Each of the chapters in How Doctors Think contains one or more such intriguing accounts of misdiagnosed or incorrectly treated patients. One of the other strengths of this book is that these cases are not written in formal clinical language. Rather, Dr Groopman—who is a staff writer for The New Yorker, a frequent contributor to The New Republic, The New York Times, and The Washington Post, and the author of several books—presents the cases in colorful, conversational language. His text often includes discussions with, descriptions of, and background information on the physicians and patients involved in the cases. For example, in chapter 4, “Gatekeepers,” Dr Groopman writes the following about a physician: 

JudyAnn Bigby is a compact woman with a round face, alert eyes, and a lilting, almost musical voice that often breaks into laughter. She was raised in Hempstead, Long Island. When she was a child, hers was one of the first African-American families in town... Her father worked as a mechanic for United Airlines and only later in life did her mother, a homemaker, return for a high school equivalency degree.

Besides discussing examples of mistakes made by physicians, Dr Groopman also covers various other areas of concern related to the book's subject matter. Among these areas are the association among “Marketing, Money, and Medical Decisions” (chapter 9), the influence of aggressive pharmaceutical company representatives, the error of performing treatments by rote memory even when those treatments are not effective, and the overreliance on algorithms and grids as “shortcuts around the onerous process of assessing each... complex [case].”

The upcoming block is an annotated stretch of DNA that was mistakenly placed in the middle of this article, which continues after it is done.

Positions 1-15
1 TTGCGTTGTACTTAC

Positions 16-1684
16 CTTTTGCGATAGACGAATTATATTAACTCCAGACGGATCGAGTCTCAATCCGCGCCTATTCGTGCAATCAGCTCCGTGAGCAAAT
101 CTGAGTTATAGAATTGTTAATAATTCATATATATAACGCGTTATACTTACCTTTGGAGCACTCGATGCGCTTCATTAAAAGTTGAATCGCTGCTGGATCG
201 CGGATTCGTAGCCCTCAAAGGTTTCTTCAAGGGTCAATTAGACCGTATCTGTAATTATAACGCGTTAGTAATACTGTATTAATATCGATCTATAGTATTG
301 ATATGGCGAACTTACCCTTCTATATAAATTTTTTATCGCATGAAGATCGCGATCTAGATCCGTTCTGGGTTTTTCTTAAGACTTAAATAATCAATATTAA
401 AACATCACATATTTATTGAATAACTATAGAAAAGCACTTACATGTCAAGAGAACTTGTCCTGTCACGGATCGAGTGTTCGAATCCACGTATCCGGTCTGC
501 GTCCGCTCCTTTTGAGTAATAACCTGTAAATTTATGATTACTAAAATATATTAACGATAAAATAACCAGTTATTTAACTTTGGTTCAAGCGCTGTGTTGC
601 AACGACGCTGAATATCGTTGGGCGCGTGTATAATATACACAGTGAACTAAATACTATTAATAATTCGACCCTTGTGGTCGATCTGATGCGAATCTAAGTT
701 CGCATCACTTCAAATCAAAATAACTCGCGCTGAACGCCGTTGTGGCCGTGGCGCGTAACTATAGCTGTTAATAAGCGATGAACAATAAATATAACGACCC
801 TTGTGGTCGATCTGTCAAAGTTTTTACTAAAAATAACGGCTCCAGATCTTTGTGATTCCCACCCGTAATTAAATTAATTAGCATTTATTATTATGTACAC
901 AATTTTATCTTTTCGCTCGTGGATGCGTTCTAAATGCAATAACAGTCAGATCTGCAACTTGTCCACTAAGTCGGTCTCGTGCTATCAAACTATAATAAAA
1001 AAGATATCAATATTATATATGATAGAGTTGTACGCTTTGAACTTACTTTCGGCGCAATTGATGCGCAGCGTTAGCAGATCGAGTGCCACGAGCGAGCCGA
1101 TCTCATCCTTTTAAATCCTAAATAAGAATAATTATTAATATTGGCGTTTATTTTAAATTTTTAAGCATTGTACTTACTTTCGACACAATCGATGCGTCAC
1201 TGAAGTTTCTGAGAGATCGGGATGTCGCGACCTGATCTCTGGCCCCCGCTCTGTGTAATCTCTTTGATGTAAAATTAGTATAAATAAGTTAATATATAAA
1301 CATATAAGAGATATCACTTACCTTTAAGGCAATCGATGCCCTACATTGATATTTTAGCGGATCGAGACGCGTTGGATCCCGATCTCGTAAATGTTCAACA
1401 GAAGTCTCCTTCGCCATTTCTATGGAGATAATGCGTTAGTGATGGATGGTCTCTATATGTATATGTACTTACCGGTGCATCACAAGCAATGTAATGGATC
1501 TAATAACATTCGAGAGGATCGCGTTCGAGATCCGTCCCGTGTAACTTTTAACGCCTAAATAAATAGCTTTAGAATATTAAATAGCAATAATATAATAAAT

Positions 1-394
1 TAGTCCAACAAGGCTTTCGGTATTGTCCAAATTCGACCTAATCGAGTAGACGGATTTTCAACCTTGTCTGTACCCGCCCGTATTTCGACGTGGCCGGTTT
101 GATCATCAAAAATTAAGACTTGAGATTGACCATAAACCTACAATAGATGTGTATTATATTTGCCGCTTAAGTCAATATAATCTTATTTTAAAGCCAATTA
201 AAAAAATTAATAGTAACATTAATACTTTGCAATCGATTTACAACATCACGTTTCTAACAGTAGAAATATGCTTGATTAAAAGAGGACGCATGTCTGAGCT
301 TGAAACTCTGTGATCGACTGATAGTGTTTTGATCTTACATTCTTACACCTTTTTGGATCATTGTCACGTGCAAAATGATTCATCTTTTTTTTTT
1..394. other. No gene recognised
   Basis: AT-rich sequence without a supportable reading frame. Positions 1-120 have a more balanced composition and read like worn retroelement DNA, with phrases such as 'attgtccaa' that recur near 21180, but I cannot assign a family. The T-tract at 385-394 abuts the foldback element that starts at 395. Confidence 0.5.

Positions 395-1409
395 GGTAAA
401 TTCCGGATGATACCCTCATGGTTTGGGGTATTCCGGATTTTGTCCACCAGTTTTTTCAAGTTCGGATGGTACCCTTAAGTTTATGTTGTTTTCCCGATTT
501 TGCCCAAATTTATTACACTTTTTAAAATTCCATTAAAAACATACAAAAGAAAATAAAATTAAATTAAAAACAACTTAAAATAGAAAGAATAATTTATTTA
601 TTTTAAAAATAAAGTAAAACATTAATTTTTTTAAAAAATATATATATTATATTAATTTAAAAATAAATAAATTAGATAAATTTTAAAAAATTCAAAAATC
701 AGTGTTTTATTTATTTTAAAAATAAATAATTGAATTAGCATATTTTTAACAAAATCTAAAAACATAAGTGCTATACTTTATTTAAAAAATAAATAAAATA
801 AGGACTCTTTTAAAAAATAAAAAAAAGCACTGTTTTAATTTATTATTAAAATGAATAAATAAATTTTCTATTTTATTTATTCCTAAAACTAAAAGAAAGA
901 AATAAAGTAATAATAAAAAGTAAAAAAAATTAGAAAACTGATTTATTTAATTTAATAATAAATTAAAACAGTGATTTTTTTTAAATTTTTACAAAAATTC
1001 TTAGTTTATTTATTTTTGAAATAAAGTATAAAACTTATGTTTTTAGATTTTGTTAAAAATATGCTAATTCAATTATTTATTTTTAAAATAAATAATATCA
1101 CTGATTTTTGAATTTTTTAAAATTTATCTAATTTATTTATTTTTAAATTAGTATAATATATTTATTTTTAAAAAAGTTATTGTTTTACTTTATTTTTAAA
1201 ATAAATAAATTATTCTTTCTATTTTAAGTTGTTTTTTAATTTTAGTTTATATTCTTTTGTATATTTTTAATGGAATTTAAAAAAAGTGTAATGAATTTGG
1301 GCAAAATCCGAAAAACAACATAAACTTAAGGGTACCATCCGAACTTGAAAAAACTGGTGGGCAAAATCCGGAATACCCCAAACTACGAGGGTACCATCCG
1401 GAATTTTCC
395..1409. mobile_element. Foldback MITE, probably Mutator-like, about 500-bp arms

In the book's epilogue, Dr Groopman concludes that while writing How Doctors Think, he realized that in addition to the usual sources of information available to physicians (eg, textbooks, medical journals, colleagues), he has “another vital partner who helps improve my thinking... my patient or her family member or friend who seeks to know what is in my mind, how I am thinking.” 
Whether the reader agrees or disagrees with Dr Groopman's points, his book provides interesting reading and cogitation—as well as an excellent opportunity for introspection for physicians. I recommend this book for all physicians, regardless of the type of medicine they practice. 
 By Jerome Groopman, MD. 319 pp, $15.95. ISBN: 978-0-618-61003-7. New York, NY: Mariner Books; 2008.
 Editor's Note: Dr Melnick writes the monthly “To the Point” column on medical communication for The DO and is one of the American Osteopathic Association's Great Pioneers in Osteopathic Medicine. For more information regarding the Great Pioneers, please see